Hydrogen is the lightest and the most abundant element in the universe. It is also a clean-burning fuel in that when combined with oxygen in a fuel cell, it produces no harmful byproducts upon combustion. Indeed, the only byproducts, generated from the hydrogen-powered fuel cells are pure water and heat. However, as hydrogen is volatile in its gas or liquid form, storing it remains a major challenge in realizing hydrogen economy.
A research team, affiliated with UNIST has solved this issue by synthesizing novel materials with high gas-uptake capacity. This breakthrough has been led by Professor Jong-Beom Baek and his research team in the School of Energy and Chemical Engineering at UNIST.
In the study, the research team presented the design and synthesis of 3D cage-like organic network (3D-CON) structure using a rigid shape persistent building block derived from triptycene-based hexamine (THA). According to the research team, this robust structure is thermally stable, ultramicroporous and display outstanding gas adsorption property.
“Unlike the storage of other gases, hydrogen requires special attention for the choice of the materials with suitable hydrogen storage properties,” says Professor Baek. “Although tremendous efforts have been devoted to the research and development of novel hydrogen storage materials, organic materials was found to be the most stable of all.” He adds, “Besides, the adsorption capacity values for 3D-CON were found to be among the highest compared to most of the organic porous materials (OPMs) previously reported.”
In the pursuit of high-performance OPMs, the research team employed a strategy based on insights from the C2N structure to realize a uniformly microporous robust 3D-CON structure by the condensation of tetrapod-shaped THA and hexagon-shaped hexaketocyclohexane (HKH).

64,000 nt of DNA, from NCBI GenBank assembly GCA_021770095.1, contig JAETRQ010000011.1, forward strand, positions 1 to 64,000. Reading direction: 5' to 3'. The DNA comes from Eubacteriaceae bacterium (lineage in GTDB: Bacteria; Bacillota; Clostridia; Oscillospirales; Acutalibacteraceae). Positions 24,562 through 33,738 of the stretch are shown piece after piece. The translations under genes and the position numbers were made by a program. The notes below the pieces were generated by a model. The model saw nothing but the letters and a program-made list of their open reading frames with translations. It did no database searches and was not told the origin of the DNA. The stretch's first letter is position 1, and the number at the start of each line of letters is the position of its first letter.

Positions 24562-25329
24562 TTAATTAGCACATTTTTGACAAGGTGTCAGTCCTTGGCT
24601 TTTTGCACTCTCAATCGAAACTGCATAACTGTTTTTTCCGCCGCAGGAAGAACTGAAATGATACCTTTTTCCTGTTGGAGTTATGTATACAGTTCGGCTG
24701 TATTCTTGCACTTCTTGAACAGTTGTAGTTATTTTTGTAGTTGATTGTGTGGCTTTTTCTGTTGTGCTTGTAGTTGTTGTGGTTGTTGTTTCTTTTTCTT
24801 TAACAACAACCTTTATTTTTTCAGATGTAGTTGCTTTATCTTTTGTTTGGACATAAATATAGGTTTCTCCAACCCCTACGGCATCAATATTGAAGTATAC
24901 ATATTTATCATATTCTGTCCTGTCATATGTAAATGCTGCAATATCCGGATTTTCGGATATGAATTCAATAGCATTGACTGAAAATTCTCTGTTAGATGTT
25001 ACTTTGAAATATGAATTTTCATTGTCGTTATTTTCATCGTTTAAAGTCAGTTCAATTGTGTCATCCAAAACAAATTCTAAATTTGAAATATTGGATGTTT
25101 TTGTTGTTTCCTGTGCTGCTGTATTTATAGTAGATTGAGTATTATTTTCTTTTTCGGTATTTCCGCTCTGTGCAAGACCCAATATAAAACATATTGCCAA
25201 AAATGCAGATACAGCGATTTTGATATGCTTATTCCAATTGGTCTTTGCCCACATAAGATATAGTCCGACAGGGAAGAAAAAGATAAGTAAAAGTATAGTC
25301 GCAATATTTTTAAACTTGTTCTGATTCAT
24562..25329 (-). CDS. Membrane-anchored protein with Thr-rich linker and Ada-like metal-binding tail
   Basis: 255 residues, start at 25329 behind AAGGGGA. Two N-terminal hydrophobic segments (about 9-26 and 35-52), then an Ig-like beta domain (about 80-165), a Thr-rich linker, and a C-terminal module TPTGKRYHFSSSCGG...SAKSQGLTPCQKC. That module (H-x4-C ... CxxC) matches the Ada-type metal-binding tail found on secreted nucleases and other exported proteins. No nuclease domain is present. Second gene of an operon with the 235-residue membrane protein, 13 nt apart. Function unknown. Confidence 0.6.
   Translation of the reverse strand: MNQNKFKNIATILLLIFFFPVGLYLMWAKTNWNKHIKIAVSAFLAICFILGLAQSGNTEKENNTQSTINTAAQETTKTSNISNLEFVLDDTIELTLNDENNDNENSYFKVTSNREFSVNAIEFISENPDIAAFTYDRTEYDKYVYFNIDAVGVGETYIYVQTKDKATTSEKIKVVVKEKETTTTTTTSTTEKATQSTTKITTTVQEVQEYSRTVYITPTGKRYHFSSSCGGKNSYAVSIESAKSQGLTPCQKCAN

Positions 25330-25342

The resulting cage-like porous aromatic frameworks exhibited excellent gas adsorption property, owing to the narrow ultramicroporous pore size distribution and robust fused-aromatic framework. Besides, unlike the existing 3D organic frameworks, the structure of resulting material is highly stable in a practical range of thermal and physiochemical conditions. The team anticipates that it will soon be commercialized, as it can also withstand high temperatures above 600℃.
To further understand the interactions and adsorption properties of gases with the 3D-CON, the team also carried out experiments on gas uptake capacity. The results confirmed that the 3D-CON displayed outstanding low pressure hydrogen, methane, and carbon dioxide uptake with a high isosteric heat of adsorption.
More importantly, the 3D-CON displayed outstanding low pressure hydrogen (H2, 2.64 wt%, 1.0 bar and
77 K), methane (CH4, 2.4 wt%, 1.0 bar and 273 K), and carbon dioxide (CO2, 26.7 wt%, 1.0 bar and 273 K) uptake with a high isosteric heat of adsorption.
“These values are among the best reported for organic networks with high thermal stability (600℃),” says Seok-jin Kim, in the Combined M.S./Ph.D. of Energy and Chemical Engineering. “The high-pressure adsorption test was conducted at the Korea Basic Science Research Institute and the performance certificate was obtained.
“Gas storage materials can be used in a range of applications, including gas sensors and hydrogen fuel cell vehicles,” says Professor Baek. “This strategy of exploiting the effective condensation reaction to synthesize organic frameworks with high uptake capacity and high physiochemical stabilities hold huge promise for practical applications.”
The study has been published in Angewandte Chemie, the leading international chemistry journal. It has been supported by the Creative Research Initiative, the BK21 Plus Project, Science Research Center (SRC), and Climate Change programs through the National Research Foundation (NRF) or Korea and by UNIST.